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Radovan Geist

Location: Slovakia
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PostPosted: Thu 05 Dec, 2013 4:41 am    Post subject: Landsknecht sword/messer         Reply with quote

Does anybody know anything more about this wonderful landsknecht sword/messer? It has been auctioned some time back on Herman Historica, and a similar piece (with more sword-like handle and pommel) is in Vienna (Kunsthistorisches Museum).
It was described quite well on HH website, but there are some things that are not clear to me:

1) How is the plate attached to the cross-guard. Description say it is "riveted". Does it mean that there is a slot along the cross-guard, the plate is pressed into it and then riveted to secure? that looks like the sturdiest way of attaching it, but I see no signs of rivets on the guard from the top view. It could have been riveted below the cross-guard, but again I would expect some signs of rivets on the top. The third possibility is that the rivets are integral with the plate, and do not go trough the cross-guard from up - down ("vertically"), but from front to back ("horizontally"), maybe combined with a shallow slot... a real mystery.

2) It seems that the plate is not reinforced on the front side - no thicker "fold" or border is visible, and the description is not mentioning it (it says that the front edge is "finely roped", but that could be done without thickening the plate). However, that would mean that the coiled sides would be quite weak, easy to bend - unless the whole plate is really thick or made from hard steel. What do you think?

3) And that relates to another question. Is it a functional weapon, or more a parade piece, showing the rank of the bearer. The blade looks very functional. On the other hand, ivory pommel is would be fragile (at least compared to a steel one), and then there is this issue with the coiled sides of the plate...

4) Last but not least, description does not say anything about the thickness of the blade and its profile. Does anybody have more stats for this one, or a similar one?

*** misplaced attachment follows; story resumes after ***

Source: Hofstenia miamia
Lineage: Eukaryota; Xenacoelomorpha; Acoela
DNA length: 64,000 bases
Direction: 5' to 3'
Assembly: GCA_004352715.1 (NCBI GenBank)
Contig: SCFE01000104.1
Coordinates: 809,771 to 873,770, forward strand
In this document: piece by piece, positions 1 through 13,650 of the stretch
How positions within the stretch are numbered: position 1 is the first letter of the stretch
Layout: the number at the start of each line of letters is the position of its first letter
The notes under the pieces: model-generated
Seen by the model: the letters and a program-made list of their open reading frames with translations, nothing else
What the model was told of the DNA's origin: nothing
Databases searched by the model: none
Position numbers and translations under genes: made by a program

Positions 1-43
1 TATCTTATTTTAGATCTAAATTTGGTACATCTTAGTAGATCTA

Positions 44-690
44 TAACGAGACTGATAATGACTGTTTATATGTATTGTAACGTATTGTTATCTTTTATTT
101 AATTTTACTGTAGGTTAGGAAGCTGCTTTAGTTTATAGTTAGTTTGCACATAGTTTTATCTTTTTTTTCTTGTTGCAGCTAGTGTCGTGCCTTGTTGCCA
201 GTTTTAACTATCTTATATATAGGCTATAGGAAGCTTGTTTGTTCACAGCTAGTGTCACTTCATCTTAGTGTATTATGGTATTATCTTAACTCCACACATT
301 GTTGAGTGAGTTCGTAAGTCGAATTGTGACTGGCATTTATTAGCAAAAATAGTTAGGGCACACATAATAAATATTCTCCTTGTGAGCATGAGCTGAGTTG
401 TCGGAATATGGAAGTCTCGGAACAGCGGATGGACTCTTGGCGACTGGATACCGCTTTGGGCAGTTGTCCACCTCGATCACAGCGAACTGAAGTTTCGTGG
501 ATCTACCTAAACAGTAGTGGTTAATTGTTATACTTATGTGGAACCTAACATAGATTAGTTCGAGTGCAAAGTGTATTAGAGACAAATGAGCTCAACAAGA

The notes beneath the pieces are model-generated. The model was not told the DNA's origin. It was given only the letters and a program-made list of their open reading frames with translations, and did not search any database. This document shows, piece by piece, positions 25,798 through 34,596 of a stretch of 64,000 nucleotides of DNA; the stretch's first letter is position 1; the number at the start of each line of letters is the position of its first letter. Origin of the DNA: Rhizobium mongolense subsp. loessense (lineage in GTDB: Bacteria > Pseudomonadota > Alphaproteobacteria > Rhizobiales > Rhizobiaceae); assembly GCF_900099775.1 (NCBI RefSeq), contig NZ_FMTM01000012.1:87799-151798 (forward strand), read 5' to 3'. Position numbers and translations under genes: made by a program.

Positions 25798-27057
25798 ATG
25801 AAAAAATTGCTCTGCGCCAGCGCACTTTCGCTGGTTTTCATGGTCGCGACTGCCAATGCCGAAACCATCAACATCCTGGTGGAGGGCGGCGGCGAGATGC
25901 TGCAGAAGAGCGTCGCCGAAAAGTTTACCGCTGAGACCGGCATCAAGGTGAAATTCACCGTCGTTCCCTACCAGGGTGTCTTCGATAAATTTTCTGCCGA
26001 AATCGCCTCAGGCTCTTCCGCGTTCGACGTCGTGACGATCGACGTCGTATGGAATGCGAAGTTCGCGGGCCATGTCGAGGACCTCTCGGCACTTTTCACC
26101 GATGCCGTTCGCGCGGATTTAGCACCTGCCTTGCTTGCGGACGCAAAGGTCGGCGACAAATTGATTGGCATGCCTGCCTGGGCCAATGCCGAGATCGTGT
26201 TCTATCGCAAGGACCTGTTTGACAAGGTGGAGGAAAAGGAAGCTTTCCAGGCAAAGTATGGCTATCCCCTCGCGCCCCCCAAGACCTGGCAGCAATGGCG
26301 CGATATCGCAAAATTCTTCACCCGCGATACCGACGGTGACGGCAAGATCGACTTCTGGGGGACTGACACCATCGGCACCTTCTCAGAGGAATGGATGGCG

Thank you in advance for any help.

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T. Kew

Location: London, UK
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PostPosted: Thu 05 Dec, 2013 5:23 am    Post subject:         Reply with quote

That is rather beautiful. It reminds me a lot of Sean Flynt's Hauswehr from E. B. Erickson. In fact, I wonder if that's the piece he referenced there as having an ivory pommel.

As for practicality, I think we might sometimes overestimate how much a sword will get used. Especially a piece such as this one would not have been a primary weapon for any wielder, but rather a secondary or backup piece, used rarely in an actual fight. The overall durability is thus less of a problem than we might guess. After all, you're using it for five minutes in a battle until you acquire a new halberd. So you might as well have a pretty weapon instead, which this certainly is - it's practical enough to kill someone in a pinch, but stylish and would go wonderfully with your tastefully understated Landschnect outfit.

Looking at the guard, I'd guess it's riveted horizontally through the cross in a few places, but you'd need a more extensive set of pictures to really be able to tell. It could just be neatly peened and well-finished, as that can make rivets near-invisible.

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Peter Johnsson
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PostPosted: Thu 05 Dec, 2013 5:25 am    Post subject:         Reply with quote

It is indeed a fine sword.

Personally, I have no doubt it is a completely functional sword made for use.
We must however understand that a sword made for use, might never have been used. Sword fights were not something you entered on daily basis. Therefore a sword might express the wealth and status of its owner just as much as his readiness to fight for his honor and his life. Both aspects may have been equally important when a person did chose his weapon. A fine sword may speak of a fine swordsman. -A good reason to keep a civil attitude and a healthy distance?

To answer your questions:
1) The plate is most probably attached like the nagel of a messer: A transverse rivet shank transfixes the guard and the blade and is peened to form a (countersunk) rivet head on the back side of the hilt. There could well be two or more additional rivet shanks piercing the guard towards the ends of the plate. Perhaps a total of three in number? One in the center and one on each side?

2) The plate does not have to be reinforced since it is thick enough to support itself. It is thicker than the filling plate you see on later era rapier hilts. This is a fairly substantial plate that is lightened by the elegant piercing work.